On the last weekend in July I revisited Mill Canyon, which I had hiked down a month earlier as part of a loop that also included Flood Canyon. After that first visit to the canyon, I wondered where the mill was that gave the canyon its name. A little bit of searching in Google Earth, particularly in the historical imagery, revealed that location less than two miles up from the mouth of the canyon.
Near the mouth of the canyon I checked out a trail that I’d noticed in Google Earth that climbs the southern ridge. It wasn’t there before the Seeley Fire in 2012, so I’m guessing it was created for firefighting efforts or post-fire mitigation. All along the trail were lots of big, ripe raspberries! I probably spent more time stopped to pick raspberries than actually hiking on this short trail. The trail ended in a clearing on top of the ridge, so I returned to the bottom of Mill Canyon and continued up the main trail.
I made quick progress up the trail, but since the sawmill location was off the trail, at some point I had to leave the trail and start bushwhacking. For over a third of a mile I hiked directly up the watercourse, which had been scoured out by flash floods after the wildfire, and it was filled with downed trees. It was a lot of work thrashing my way up the canyon and it took me over half an hour to reach the sawmill site.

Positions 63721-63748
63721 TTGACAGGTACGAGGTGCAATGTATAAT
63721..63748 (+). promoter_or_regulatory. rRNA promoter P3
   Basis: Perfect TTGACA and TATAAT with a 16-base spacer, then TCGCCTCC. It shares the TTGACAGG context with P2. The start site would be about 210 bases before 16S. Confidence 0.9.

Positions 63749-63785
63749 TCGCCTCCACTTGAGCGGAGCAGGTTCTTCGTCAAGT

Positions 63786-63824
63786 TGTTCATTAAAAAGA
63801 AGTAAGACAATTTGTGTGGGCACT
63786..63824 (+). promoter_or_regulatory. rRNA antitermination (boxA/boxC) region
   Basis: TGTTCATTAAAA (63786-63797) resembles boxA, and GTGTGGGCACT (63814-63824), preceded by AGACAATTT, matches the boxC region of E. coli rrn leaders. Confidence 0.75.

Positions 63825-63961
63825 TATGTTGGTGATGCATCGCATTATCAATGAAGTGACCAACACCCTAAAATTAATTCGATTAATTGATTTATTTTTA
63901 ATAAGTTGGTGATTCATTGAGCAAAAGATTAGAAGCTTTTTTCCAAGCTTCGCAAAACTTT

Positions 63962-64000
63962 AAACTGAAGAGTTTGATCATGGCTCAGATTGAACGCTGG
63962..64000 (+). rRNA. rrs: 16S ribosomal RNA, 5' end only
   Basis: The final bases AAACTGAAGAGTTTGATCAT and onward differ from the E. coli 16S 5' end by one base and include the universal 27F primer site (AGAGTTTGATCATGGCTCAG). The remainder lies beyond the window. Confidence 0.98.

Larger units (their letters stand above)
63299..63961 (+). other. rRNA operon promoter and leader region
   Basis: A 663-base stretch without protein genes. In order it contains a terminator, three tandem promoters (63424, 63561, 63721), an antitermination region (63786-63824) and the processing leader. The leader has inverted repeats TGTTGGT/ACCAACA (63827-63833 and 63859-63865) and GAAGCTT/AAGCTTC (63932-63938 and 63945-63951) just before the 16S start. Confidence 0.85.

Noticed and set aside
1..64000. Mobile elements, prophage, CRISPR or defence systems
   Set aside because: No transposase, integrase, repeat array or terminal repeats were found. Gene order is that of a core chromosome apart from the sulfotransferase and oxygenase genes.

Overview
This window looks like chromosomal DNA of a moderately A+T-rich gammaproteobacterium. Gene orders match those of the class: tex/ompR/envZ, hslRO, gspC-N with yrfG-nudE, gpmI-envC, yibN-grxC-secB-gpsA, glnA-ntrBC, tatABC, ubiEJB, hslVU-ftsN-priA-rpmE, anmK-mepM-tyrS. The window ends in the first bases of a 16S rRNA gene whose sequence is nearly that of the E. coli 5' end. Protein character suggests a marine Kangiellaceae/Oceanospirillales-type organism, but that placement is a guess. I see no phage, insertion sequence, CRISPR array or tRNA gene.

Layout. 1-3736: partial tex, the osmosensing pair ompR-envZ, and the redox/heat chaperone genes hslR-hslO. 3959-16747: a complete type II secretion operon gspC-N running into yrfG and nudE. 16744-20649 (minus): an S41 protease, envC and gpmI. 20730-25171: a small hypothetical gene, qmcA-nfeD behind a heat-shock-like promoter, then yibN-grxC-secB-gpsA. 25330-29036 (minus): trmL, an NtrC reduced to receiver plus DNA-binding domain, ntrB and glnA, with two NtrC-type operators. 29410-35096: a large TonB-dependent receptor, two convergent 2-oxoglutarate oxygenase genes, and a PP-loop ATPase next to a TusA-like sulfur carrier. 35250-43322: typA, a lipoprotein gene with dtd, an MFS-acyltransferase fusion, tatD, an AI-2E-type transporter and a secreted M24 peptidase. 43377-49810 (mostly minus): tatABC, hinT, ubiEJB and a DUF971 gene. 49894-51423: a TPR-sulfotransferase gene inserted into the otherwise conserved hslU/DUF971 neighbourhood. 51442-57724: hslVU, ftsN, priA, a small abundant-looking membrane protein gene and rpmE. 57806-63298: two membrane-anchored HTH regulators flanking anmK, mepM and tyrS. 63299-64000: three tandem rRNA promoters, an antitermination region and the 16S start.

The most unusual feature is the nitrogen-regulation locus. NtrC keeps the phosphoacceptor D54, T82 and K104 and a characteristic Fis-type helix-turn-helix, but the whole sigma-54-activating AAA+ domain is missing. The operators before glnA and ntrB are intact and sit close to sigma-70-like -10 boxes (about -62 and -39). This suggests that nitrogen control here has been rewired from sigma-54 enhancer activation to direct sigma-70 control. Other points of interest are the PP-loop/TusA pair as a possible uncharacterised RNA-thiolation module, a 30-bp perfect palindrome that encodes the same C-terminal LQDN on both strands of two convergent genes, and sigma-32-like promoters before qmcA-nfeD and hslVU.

Unfortunately, there wasn’t much to see there. Before the Seeley Fire there was an enormous pile of scrap lumber (visible in older satellite imagery), but now there’s only a little bit of lumber, a thick layer of sawdust, and a few chunks of metal. While I was checking out the area I noticed a moose and her calf a few hundred feet away. Their full attention was on me, and I kept looking over my shoulder to make sure the mama didn’t see me as a threat and get too close. After searching the area thoroughly, I left somewhat disappointed that there wasn’t more left of the sawmill operation. Instead of the rough hike back down the watercourse, I opted to hike straight up the hillside toward the trail above, which was pretty steep and shwhacky but still much easier than the approach I’d taken. It was nice to scratch that itch and cross one more spot off my list.